A small routine breaker was getting more and more essential for us. We decided to go camping for a night somewhere close to Pune yet far away from anything commercial. So camping and barbecue was decided and it happened to be at the foothill of Tikona fort overlooking the lovely backwater of the Pavna Dam. As soon as we reached the camp site and saw this strikingly triangular fort (hence called Tikona), we decided we needed a hike to the top. So… we started our climb at 6 am the next day.
A short trek up the fort was amazingly interesting because of so many esoteric odds and ends we saw on our way. Our hike didn’t seem too long for sure but we didn’t anticipate the steepness of the fort. It made it more fun because the trail was narrow and lofty, the incline was high and the view was enthralling!
While climbing and admiring the early summer morning, we suddenly came to the first interesting facet of the fort. The first entryway called the Bhuyari Darwaza. A cave which served as an entrance to this fort is very commonly seen among all forts in Maharashtra. It further led to the watch tower from which the view of the valley was spectacular. This was called the Vetal Darwaza.
After this point we came across some very serendipitous things. It started with a huge stone wheel. Beautifully cut and enormous it was, that we wondered who would have moved this. Later we found out that this was used to grind lime to build this fort and was moved with the help of bulls by the Maratha leaders.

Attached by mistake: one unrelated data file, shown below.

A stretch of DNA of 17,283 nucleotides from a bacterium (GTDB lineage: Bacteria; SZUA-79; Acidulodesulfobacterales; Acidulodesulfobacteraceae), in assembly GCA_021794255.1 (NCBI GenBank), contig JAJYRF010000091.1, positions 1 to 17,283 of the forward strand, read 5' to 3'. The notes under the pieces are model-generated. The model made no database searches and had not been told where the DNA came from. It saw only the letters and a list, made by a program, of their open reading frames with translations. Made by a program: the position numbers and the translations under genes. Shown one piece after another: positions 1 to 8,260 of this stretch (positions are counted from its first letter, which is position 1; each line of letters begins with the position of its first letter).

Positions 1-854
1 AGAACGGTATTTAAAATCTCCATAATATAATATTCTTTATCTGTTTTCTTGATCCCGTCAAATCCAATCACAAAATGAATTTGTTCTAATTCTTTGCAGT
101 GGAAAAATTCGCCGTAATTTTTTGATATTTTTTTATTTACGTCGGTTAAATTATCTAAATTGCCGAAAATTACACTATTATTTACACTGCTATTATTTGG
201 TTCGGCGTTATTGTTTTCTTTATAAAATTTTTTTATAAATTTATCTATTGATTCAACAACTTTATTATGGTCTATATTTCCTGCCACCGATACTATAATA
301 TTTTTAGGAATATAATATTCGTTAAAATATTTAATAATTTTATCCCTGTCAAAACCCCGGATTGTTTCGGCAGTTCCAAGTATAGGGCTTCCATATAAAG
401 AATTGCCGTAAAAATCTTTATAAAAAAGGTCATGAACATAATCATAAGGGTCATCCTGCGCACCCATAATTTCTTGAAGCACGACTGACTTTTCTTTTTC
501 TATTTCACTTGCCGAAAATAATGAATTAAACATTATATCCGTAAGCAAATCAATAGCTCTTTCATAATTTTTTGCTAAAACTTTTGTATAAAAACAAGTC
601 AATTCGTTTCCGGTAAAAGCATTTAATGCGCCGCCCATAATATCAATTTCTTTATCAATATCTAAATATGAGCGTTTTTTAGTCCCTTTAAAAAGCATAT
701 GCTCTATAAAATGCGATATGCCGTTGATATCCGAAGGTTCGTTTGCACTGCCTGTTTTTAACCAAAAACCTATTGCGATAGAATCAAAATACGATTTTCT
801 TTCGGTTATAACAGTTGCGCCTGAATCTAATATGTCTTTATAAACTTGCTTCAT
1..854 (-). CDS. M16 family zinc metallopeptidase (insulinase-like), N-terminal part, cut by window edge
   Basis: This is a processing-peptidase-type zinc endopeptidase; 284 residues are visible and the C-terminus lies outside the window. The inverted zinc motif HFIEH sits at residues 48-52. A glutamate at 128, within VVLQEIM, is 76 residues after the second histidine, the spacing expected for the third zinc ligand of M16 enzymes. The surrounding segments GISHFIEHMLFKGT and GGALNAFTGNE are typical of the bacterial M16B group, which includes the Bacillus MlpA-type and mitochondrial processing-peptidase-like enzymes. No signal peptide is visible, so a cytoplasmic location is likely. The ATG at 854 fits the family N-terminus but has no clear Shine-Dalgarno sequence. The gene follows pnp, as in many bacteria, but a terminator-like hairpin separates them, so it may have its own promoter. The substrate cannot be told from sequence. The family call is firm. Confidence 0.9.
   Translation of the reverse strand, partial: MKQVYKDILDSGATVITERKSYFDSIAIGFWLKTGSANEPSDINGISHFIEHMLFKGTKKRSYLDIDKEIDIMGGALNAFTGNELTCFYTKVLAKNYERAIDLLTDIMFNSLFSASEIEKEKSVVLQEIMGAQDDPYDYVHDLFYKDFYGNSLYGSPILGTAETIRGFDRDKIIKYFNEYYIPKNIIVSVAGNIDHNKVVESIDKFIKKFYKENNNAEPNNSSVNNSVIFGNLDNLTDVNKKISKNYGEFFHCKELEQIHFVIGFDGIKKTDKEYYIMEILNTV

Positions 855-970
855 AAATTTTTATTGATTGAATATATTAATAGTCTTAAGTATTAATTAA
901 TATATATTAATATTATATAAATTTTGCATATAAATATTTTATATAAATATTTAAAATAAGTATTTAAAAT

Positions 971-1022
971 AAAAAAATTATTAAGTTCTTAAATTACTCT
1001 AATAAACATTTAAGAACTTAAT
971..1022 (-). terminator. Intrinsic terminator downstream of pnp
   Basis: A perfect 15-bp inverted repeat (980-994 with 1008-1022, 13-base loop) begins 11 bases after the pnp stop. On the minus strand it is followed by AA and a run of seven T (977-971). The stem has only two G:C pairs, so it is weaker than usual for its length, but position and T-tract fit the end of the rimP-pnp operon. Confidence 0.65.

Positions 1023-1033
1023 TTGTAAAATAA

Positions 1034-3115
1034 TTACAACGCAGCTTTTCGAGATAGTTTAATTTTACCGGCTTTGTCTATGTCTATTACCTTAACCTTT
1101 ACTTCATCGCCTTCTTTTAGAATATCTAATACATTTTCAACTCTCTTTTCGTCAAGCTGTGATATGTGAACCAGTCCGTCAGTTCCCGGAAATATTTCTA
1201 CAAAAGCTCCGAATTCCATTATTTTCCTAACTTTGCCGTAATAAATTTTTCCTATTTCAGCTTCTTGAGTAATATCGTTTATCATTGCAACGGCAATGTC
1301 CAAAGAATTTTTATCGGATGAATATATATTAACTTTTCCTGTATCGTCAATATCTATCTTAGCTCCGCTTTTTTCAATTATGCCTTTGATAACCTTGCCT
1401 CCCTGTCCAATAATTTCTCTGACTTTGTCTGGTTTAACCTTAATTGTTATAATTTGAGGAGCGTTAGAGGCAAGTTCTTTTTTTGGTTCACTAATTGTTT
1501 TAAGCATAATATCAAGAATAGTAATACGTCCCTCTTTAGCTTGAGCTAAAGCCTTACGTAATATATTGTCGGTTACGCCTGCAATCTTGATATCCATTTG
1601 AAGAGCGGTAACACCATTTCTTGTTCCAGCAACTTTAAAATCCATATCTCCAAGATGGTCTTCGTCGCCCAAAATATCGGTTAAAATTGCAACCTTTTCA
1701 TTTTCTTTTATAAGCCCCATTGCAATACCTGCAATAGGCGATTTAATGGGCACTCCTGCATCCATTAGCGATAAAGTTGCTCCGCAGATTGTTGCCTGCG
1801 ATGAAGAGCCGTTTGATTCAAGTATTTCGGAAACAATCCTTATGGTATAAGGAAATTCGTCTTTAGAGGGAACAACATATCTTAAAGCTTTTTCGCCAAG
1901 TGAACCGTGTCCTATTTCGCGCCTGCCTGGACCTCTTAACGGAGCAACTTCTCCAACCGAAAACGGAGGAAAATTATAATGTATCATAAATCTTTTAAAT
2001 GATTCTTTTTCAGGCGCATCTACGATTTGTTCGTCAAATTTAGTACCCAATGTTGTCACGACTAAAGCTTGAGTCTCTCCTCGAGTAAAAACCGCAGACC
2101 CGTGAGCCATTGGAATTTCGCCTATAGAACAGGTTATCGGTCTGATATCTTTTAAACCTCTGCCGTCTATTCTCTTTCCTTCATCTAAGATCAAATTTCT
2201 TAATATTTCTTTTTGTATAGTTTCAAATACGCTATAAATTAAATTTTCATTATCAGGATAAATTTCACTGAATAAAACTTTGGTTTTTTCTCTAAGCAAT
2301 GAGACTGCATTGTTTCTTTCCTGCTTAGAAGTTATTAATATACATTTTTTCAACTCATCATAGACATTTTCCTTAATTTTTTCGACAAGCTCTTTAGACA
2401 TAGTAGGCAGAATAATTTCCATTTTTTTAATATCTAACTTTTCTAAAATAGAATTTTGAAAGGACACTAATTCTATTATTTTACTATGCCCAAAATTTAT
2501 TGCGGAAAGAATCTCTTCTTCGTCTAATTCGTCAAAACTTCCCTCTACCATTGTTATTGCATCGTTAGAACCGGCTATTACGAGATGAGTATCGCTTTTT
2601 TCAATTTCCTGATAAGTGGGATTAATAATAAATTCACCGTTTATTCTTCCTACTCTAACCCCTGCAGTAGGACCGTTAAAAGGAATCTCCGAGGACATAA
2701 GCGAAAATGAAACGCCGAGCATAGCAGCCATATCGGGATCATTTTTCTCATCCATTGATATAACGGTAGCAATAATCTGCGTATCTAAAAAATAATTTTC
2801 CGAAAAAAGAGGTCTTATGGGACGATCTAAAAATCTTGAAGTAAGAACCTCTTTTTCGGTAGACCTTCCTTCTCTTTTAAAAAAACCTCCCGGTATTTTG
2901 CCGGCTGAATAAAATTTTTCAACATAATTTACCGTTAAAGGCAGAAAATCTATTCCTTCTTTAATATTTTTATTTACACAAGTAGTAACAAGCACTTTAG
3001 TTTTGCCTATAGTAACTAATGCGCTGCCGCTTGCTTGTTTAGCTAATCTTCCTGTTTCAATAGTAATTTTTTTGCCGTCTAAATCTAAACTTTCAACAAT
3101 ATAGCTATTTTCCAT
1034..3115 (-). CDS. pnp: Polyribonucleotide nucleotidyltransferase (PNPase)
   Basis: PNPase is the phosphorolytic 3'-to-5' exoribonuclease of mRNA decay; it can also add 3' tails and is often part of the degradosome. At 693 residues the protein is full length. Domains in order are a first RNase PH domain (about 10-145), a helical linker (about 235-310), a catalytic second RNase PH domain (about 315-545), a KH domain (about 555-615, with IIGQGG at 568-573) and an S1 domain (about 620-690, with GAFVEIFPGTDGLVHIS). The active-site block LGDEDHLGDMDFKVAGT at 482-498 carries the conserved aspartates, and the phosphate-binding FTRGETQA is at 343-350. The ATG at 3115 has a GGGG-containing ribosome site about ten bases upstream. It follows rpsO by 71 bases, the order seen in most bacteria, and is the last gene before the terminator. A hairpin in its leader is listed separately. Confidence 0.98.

It wasn’t too long before the statue of “Chapat Maruti” (chapat meaning flat in Marathi language) arrived. It was a rock craved into the statue of Hanuman and painted bright orange. It was big and is said to protect all the people who climb this fort.
While we were getting over the odds on our way, we came across to set of caves. There was a large cave which had a few smaller ones buried into it. These small caves were Taljai Goddess Temple and Ram Dhyan Mandir. In front of these temples was a small mysterious pond wreathed with thicket of trees and roots seeping into the green waters. In this profoundly mysterious setting was a hermit and when we asked him some questions, he just looked through us. Enchanting as it was, we were looking forward to what we would see next!
A few minutes from the temples we realized we would not only see but feel the steepness of the this fort. The tall steps through the various gates made the climb fun. Looking down made us a bit dizzy but couldn’t help noticing the panoramic view of the valley. By the time we reached the 3rd gate, the climb was tough and gradient sharp. This gate was almost a narrow duct guarded with watch towers and water tanks and then came a view so spectacular that we decided to come back here again in the monsoons!
We wondered if there was more in store for us. After admiring the view, we continues our climb to the summit. Like all other forts in Maharashtra, this one had a lovely Mahadev (Shiva) Temple on top. The Shivling was ancient and appealing.
The last little climb took us to the flag post where we couldn’t take our eyes off the backdrop. We overlooked the Tung fort which stood tall reaching below to the Pavna Dam backwaters and how the Tikona was standing tall, all strategically located in the middle of the other Sahyadri mountains. We stood there gazing dreamily in to the panorama……And then we knew we had to go back. The sun was getting harsh and we were getting hungry yet leaving this place was difficult. We walked back to our campsite leaving behind the mighty Tikona.